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In the Land called Mind | The Indian Express

In the Land called Mind | The Indian Express

In the Land called Mind

Artist-architect Rohit Raj Mehndiratta explores the writings of Franz Kafka and Sigmund Freud on the conscious and unconscious mind through art

Written by Surbhi Gupta | Updated: March 21, 2018 12:06 am
Rohit Raj Mehndiratta; (left) his work titled Chimera

A photomontage titled Doors almost looks like a painting. Looking at its colours and texture, architect-artist Rohit Raj Mehndiratta observes that he associates doors with “the many memories locked up in one’s consciousness as time passes us by”. Likewise, knots symbolise repressed desires. “Hurt, repression and abuse at a personal or societal level leaves a mark, literally knots us up in the flow of time,” says the artist. In the photomontage titled Knots, he has worked with a trunk of a tree he found in a village in Himachal Pradesh.
The works are part of Mehndiratta’s second solo, titled “Navigating Mindscapes”, where he explores the theory of the conscious and unconscious mind and captures everyday landscapes of the mind, through photographic prints, pen and ink drawings and acrylics and oil on canvas. “I am interested in psycho-analysis, so the subconscious mind appeals to me greatly. I want to question our perception. The IT and social media boom is alienating humans from their real selves,” says Mehndiratta, who runs Studio VanRO, an interdisciplinary firm that focusses on architecture, art and urbanism.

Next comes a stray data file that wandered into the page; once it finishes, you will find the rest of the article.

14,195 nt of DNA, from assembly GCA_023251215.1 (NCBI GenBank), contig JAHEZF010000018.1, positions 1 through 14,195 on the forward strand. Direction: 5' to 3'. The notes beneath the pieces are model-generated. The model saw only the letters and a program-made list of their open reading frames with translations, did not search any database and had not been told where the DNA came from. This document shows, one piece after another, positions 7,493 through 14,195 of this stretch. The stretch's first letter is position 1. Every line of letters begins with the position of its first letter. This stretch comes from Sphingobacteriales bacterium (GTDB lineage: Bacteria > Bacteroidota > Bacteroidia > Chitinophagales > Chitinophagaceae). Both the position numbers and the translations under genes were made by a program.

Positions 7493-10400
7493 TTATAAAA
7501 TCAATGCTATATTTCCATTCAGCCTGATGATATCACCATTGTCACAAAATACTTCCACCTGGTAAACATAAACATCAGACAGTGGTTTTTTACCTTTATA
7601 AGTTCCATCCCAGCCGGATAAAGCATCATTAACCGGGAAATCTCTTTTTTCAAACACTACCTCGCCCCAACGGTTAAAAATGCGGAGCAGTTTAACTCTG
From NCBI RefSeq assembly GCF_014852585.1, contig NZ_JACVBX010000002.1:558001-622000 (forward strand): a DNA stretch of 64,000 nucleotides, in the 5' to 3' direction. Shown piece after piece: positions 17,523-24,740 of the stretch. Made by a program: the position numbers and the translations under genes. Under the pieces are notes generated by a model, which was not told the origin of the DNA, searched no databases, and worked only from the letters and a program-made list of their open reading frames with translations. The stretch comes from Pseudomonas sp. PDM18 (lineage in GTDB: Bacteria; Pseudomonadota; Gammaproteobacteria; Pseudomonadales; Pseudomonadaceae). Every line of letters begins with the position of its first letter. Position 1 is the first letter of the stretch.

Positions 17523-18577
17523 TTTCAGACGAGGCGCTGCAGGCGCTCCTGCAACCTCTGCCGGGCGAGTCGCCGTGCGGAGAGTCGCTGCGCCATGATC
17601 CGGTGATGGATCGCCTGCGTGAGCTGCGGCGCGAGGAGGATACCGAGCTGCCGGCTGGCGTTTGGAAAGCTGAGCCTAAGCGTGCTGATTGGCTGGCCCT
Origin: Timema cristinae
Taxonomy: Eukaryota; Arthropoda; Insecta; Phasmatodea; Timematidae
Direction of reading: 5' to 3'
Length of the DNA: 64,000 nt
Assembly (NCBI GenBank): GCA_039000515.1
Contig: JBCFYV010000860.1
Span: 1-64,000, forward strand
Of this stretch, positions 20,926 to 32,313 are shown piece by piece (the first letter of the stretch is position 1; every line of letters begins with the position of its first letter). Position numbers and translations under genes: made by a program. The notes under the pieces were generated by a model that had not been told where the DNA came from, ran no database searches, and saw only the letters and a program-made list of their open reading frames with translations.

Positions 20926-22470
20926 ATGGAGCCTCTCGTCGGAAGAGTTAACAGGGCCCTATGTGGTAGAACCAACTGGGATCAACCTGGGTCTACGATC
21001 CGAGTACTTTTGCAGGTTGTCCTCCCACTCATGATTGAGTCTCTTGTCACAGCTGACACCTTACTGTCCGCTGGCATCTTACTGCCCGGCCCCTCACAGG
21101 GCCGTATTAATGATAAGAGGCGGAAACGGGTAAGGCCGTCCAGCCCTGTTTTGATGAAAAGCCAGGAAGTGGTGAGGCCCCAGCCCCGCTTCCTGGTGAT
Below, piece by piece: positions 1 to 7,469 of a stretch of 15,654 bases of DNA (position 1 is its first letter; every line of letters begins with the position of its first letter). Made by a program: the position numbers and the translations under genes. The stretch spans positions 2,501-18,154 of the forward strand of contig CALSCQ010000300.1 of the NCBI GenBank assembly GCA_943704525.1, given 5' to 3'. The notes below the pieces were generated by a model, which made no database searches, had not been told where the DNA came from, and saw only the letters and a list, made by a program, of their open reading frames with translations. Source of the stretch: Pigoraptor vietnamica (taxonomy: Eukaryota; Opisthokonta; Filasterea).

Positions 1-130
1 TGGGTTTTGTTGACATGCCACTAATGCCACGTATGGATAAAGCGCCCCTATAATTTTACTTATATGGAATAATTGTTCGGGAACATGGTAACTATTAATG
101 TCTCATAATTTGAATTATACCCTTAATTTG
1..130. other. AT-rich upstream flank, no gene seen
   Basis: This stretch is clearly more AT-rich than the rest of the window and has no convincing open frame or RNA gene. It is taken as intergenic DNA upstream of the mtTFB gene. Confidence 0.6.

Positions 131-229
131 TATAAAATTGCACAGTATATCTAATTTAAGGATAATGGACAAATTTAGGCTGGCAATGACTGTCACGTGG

In his first solo show in 2016, titled “(Un)fettered”, he had presented similar “innerscapes” depicting constant struggle with the external world. He has also co-authored a book, The Structure – Works of Mahendra Raj, on the life and works of his father, who is an acclaimed engineer. “The book was a success and I had my first exhibition too, but my practice suffered. For some reason (Franz) Kafka kept coming into my thoughts and I decided to go back to what he wrote. It was liberating,” says Mehndiratta, who also referred to Sigmund Freud’s writings.
In the exhibition, we see some direct influences. If The Conscious, in ink , is inspired by Freud’s psychic observations — of the ego and superego that acts as a moral police, constantly raging a battle in the unconscious space — The Metamporph is the artist’s take on Kafka’s novella Metamorphosis, a psycho-analytical tale of a salesman who transforms into a giant insect overnight. While the work that delves into the ideas of the conscious mind, time and ego has shades of yellow, brown and black, the deep unknown land of the unconscious mind is depicted through vibrant colours of shades of crimson and orange. It is through these colours that Mehndiratta links the body with the space of the mind. “The reason I chose these colours is because we find on our body the colours of our skin, hair and blood,” he says.
The exhibition is on till March 28 at Arpana Caur Art Gallery, Siri Fort Institutional Area
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